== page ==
The Bejewelled Treasures exhibition at the V & A museum is a spectacular treasure trove magnificent jewels. There are over one hundred pieces of jewels, all inspired by India and some date back to the 17th century and it brings us right up to the modern day. And what you see here is a collection of jewels that show us some of the most fabulous diamonds, spectacular pearls and jaw-droppingly beautiful gemstones. I am going to go and take a look.
Sponsored by Wartski, the majority of the objects are from the private collection of Sheikh Hamad bin Abdullah Al Thani. This inspiring collection really captures the opulence of the courts of the Mughals, the splendid style of the maharajas and the beauty that India has inspired in contemporary jewels.
Also on show loaned by Her Majesty the Queen, are the famous Timur ruby, a royal carved gemstone and a magnificent jewelled bird that once adorned the throne of Tipu Sultan. Here are my favourite pieces from the exhibition.
This turban ornament of the Maharajah of Nawanagar from the 1930’s has over 150cts. of diamonds and it really captures the magnificence of the Indian rulers of the time and the fact that jewels were very much for men. The technique of Kudun setting and the art of enamelling is illustrated in these fabulous turban ornaments and this little parrot as well as these colourful bracelets showing how colour gems and enamel created rich effects highlighted with diamonds.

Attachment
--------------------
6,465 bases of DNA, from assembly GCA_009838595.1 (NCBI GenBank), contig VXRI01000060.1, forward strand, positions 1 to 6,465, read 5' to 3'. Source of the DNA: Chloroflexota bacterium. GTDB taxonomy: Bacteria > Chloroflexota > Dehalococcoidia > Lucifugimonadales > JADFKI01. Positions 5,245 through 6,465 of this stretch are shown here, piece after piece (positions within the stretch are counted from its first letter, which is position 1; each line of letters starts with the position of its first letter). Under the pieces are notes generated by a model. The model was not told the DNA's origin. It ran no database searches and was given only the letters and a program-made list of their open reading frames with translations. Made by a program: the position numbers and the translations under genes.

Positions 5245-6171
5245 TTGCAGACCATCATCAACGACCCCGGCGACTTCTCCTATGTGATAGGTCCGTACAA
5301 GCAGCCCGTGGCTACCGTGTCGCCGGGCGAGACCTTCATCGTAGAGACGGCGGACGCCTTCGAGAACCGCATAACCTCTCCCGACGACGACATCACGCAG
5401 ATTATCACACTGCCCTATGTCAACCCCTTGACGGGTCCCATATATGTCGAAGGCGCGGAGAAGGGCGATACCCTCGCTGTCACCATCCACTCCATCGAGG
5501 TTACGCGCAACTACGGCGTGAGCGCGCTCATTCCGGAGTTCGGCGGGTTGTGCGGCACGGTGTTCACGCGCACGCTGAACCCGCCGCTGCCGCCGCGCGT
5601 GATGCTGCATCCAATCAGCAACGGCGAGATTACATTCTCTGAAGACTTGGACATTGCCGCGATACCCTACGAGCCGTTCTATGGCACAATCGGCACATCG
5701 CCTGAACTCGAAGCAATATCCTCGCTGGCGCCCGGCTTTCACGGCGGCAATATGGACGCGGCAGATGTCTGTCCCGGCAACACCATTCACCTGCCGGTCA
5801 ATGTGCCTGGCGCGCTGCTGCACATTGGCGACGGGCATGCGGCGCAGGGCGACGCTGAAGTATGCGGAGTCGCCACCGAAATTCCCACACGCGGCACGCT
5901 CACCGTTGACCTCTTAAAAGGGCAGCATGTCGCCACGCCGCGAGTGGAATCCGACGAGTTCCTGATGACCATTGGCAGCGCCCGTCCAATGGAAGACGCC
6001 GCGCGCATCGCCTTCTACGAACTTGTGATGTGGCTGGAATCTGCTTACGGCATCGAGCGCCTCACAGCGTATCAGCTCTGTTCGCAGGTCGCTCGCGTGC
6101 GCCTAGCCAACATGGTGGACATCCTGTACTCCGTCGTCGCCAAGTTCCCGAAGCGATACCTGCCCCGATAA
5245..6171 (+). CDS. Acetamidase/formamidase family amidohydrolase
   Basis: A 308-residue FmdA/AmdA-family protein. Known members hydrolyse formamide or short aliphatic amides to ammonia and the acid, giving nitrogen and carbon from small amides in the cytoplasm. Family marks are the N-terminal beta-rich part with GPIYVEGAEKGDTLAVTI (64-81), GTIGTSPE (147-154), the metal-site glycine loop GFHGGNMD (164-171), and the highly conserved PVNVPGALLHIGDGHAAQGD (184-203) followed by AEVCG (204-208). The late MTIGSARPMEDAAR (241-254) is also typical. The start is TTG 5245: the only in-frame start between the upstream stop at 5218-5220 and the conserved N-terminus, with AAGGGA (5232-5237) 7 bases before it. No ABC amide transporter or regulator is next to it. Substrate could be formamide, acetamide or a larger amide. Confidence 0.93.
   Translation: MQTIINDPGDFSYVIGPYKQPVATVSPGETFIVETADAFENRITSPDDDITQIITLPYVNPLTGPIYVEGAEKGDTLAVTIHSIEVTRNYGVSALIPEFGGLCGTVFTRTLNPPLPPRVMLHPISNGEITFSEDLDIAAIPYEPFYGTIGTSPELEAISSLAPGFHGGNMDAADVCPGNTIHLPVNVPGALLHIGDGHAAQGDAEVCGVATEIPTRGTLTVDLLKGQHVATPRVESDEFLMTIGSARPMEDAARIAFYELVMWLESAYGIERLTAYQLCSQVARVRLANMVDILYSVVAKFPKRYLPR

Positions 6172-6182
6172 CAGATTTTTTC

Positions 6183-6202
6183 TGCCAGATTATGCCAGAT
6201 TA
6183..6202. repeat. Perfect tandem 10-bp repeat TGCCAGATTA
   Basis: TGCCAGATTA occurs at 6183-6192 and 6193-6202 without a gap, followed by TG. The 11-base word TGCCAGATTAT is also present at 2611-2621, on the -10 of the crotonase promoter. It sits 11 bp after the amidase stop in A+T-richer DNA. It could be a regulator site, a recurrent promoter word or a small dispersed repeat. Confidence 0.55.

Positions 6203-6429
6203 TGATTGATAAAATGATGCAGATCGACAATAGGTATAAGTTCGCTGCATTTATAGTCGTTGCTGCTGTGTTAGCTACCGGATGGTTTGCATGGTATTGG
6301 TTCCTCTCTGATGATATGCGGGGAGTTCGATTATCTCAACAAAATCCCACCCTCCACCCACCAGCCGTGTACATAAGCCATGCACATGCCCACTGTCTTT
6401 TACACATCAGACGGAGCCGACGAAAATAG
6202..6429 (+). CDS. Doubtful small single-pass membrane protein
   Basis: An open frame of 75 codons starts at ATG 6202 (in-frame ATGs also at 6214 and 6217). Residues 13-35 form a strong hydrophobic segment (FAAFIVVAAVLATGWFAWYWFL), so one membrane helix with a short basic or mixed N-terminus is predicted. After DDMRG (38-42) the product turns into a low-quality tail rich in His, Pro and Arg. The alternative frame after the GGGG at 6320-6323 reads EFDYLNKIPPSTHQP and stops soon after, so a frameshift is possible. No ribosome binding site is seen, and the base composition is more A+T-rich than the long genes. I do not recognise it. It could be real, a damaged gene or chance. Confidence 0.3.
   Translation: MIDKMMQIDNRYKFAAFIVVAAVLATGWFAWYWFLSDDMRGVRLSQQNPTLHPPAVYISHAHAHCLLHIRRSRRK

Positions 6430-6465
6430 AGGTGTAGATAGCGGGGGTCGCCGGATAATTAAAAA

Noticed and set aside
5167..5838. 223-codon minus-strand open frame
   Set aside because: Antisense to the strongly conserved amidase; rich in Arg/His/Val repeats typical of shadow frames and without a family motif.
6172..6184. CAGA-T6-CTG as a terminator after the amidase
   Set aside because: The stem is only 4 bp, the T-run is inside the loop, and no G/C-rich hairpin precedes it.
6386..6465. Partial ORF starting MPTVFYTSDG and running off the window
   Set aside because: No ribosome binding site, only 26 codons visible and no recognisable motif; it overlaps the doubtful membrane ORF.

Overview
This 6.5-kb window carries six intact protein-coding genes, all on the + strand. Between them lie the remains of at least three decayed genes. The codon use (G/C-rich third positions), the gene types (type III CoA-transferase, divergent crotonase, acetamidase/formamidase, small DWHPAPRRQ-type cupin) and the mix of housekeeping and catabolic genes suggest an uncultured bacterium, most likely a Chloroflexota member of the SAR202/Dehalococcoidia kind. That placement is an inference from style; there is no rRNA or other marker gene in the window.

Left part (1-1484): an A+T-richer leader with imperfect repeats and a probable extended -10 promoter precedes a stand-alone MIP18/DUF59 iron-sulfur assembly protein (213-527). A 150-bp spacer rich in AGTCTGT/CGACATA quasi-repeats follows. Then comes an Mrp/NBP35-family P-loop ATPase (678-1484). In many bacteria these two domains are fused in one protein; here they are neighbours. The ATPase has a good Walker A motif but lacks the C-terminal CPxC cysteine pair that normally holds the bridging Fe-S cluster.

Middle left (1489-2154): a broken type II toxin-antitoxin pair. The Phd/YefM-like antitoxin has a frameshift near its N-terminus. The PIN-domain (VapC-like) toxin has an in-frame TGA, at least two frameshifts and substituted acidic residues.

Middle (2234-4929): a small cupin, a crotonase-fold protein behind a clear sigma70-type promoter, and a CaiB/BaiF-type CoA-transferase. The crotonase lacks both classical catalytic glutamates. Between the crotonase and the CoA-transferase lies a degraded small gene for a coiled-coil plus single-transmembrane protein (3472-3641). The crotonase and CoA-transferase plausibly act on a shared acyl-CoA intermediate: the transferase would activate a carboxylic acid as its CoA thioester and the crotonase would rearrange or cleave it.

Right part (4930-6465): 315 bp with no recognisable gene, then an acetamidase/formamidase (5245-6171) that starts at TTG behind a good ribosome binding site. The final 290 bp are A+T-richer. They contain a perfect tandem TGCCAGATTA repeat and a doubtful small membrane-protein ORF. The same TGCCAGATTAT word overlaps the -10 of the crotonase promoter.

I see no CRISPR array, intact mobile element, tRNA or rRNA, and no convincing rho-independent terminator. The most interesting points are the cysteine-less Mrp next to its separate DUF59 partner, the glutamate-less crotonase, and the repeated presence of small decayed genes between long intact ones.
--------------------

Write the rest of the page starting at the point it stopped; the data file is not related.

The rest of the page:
Moving through time these jewels show us how India influenced European jewellers and vice versa. Here we see the work of famous designers such as Paul Iribe who created this spectacular emerald brooch in 1910. Iribe was in fact a decade ahead of his time as he anticipated the Art Deco style that was to later become so popular. This flamboyant peacock by Mellorio dits Meller was worn in the hair by its owner Anita Delgado, the young wife of the Raja of Kapurthala. We see taste of the maharajas for the new styles of Parisian jewels and they often brought their gems to be reset in the new fashion by the jewellers of the Place Vendome. The colours of India are evident in these vibrant jewels and in famous stones such as the Berenice emerald set by Cartier in 1925. This ruby and diamond choker created for the Maharajah of Patiala in 1931.
This exhibition also offer the rare chance to see some exceptional work by contemporary masters such as JAR and Mumbai-based Bhagat. This brooch by Bhagat was made in 2014 and inspired by a design of inlaid marble from a royal tomb in Agra. Pieces by JAR include two emerald brooches, an emerald and pearl ring and these spinel and pearl earrings.
The show finishes on a high with the Star of Golconda brooch made by Cartier in 2011 with an impressive 57ct. pear shaped Golconda diamond.
The exhibition runs until the 28th March so don’t miss the chance to see these incredible jewels that will take your breath away.